Every tribunal establishes its own procedures, so you must always contact the particular tribunal to find out which “rules” you must follow. The rules are usually posted on the tribunal’s website.
There are dozens of provincial, and federal tribunals. This website has sorted Canadian federal and provincial tribunals according to a series topical categories - based on their activities. Search the Admin Law BC Directory to discover which tribunal or regulatory agency deals with your issue. Each listing describes the agency and provides contact information.
Most tribunals follow some or all of these steps:
- A preliminary review : this first review ensures that the correct tribunal is hearing the case. It usually involves the staff reviewing documents and sometimes making a telephone call to the people involved.
- Case management: this procedure is used to ensure that everyone involved understands which matters are in dispute and that if a hearing is needed, it can proceed in an orderly way. Case management usually involves some discussions between the parties and an adjudicator about how the case will proceed and is sometimes used along with mediation or a settlement conference.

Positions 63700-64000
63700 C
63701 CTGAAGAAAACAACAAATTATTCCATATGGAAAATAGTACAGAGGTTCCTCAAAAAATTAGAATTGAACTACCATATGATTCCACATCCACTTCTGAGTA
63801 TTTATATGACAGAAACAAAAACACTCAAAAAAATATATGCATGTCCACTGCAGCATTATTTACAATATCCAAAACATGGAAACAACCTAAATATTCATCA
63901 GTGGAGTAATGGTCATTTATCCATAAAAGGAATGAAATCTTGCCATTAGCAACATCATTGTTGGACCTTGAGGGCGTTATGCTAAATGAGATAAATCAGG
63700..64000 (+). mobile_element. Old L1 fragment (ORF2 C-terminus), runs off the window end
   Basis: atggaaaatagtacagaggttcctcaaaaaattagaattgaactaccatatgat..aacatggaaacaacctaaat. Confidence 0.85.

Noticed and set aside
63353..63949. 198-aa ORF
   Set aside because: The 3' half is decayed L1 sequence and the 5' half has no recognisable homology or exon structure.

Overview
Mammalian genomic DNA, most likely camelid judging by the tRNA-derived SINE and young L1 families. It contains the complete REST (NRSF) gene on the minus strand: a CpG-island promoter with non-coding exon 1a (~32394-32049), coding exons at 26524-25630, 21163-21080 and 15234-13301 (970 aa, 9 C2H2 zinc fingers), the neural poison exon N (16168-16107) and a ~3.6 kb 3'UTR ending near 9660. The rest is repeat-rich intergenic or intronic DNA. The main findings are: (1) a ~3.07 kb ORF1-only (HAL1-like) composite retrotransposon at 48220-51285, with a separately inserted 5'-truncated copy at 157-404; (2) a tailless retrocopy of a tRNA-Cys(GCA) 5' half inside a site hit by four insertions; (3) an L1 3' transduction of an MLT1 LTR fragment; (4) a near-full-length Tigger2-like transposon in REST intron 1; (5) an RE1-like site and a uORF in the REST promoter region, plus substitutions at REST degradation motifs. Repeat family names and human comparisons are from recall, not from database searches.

- Mediation or settlement conference: this procedure helps the parties agree on a solution without the need for a tribunal hearing. A single tribunal member usually conducts these meetings.
- Hearings: a hearing is held if the dispute cannot be resolved through any of the steps described above. The hearing may be based on written submissions, or be by phone, video or in person before the tribunal members.
See Preparing for a Hearing for more details on the steps involved.
Filing a complaint or bringing a dispute to an administrative agency can be very complicated. There are specific rules and procedures to follow. Generally there is a set process. Lawyers are trained to help people with legal issues and it may be worthwhile for you to get legal advice.
There are many ways to find out more about your legal problem, who can help you, and how a particular tribunal works. Some organizations provide advocacy services where a lawyer or a knowledgeable staff member can give you information about how to handle your problem. To learn more about the types of resources available, see Get Help.